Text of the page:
By 1917 men like Fife had fed their experience into the system and, despite an enduring image, British strategic command were receptive to new ideas, embraced technology and established the administrative and logistical means of sharing experience-based best practice.

In the May, 1917 Popular Science Monthly, Capt. A. P. Corcoran's Wireless in the Trenches reviewed radiotelegraph operations at the British front lines, where operators with portable transmitters proved invaluable, for 'If a gas attack is coming, it is he who sends the warning to the men behind to put their gas helmets on.'

Michael Stephen LoCicero wrote 'A Moonlight Massacre, The Night Operation on the Passchendaele Ridge, 2nd December 1917' and captured the almost chaotic mix of old and new technologies deployed on the battlefield:

'In 1917 wireless technology was still in its infancy; so telephones, telegraph, signal lamps, semaphore, carrier pigeons and runners were all utilised in order to provide multiple communication avenues.

A network of seventeen visual signalling stations, for use by infantry battalions, machine-gun companies and artillery, was to be extended from the frontline to Canal Bank. Company runners were to deliver messages to battalion HQs. Runners dispatched from battalions and the brigade forward signal station would carry messages to the rear by a series of relay posts set up near established linemen posts at 'intervals of 400 yards along duckboard tracks....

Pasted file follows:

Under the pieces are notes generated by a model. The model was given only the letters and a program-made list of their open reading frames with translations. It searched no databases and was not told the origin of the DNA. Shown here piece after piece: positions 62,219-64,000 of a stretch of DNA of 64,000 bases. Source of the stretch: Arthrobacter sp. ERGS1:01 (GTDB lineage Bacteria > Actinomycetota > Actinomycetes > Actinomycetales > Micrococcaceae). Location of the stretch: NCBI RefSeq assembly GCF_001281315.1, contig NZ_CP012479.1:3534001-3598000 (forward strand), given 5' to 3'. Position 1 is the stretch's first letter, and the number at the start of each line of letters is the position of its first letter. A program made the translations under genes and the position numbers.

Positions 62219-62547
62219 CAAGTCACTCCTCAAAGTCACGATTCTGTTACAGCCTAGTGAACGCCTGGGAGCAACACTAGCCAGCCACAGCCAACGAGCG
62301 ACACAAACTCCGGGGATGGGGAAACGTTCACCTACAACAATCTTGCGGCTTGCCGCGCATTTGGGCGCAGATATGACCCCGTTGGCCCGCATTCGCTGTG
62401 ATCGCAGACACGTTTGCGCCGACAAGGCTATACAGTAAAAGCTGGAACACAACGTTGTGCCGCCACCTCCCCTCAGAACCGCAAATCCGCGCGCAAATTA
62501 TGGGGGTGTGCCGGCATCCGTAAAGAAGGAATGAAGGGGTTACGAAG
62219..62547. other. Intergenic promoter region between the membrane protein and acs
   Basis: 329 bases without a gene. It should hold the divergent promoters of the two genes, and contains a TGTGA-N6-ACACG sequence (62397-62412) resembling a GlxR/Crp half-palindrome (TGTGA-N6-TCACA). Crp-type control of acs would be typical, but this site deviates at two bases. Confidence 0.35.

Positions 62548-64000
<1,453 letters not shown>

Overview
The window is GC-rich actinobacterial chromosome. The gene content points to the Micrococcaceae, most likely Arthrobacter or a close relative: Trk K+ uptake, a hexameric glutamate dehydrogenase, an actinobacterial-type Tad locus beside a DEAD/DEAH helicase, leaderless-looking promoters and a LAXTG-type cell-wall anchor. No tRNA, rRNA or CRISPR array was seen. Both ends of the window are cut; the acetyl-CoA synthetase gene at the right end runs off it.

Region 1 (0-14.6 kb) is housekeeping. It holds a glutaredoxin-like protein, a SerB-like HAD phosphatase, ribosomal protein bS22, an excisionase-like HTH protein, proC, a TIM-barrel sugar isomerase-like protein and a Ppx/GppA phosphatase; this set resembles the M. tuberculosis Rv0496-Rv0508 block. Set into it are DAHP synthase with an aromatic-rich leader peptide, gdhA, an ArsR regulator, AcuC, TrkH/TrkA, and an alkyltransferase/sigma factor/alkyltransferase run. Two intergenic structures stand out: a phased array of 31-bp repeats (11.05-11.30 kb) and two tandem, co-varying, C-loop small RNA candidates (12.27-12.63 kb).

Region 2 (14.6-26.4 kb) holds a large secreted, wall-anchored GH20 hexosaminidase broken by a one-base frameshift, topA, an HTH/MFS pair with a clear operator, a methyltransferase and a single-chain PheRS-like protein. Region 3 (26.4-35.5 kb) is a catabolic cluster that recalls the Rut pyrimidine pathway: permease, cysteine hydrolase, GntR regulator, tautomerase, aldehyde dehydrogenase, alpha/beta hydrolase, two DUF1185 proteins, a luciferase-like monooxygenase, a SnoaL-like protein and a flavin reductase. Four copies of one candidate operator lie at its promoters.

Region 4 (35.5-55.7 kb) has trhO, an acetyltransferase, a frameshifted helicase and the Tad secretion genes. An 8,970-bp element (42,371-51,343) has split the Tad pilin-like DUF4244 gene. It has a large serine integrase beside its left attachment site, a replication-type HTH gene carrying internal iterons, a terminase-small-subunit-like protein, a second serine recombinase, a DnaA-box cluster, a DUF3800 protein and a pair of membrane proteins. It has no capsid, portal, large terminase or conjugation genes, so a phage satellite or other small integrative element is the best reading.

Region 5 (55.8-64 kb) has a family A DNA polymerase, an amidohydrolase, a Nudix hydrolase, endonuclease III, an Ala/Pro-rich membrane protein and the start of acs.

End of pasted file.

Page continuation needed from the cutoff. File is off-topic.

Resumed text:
Mounted orderlies, the last link in the chain, would then carry messages from artillery groups to Division HQ. Responsibility for the organisation of visual signals and runners devolved on signal officers attached to assault battalions, forward brigade, support brigade and artillery groups.

Assault battalions were issued eight pigeons which, on release, would fly directly to a pigeon loft at Vlamertinghe. Artillery Forward Observation Officers (FOOs) were expected to 'draw on the nearest battalion for any birds they require'. In addition, Brigade HQs were issued 16 pigeons that would home-in to a loft at Watou. This means of communication, it was pointed out, 'is not as reliable as usual owing to the time of year. Any messages of great importance

Use was likely made of the 50-Watt Spark transmitter at division and brigade HQs, and the newly adopted W/T Forward 20-Watt Spark Transmitter. The latter had a range of 2,000 to 3,000 yards. Major E.E. Evelegh (CO 32nd Division Signal School) subsequently remarked that 'Spark wireless was found very reliable on this occasion and good use was made of it.'

Any W/T station could communicate with any other. Set 1 was for communications with MG companies on the Bellevue Spur, artillery observations posts, and 25 Brigade. Set 2 was located at 97 Brigade HQ (Kronprinz Farm). Set 3 at 14 Brigade HQ (Kansas). Set 4 at Cheddar Villa for communication with artillery groups. Set 5 (II Corps Directing Station) would be in 'close touch' with 32nd Division HQ and II Corps Heavy Artillery.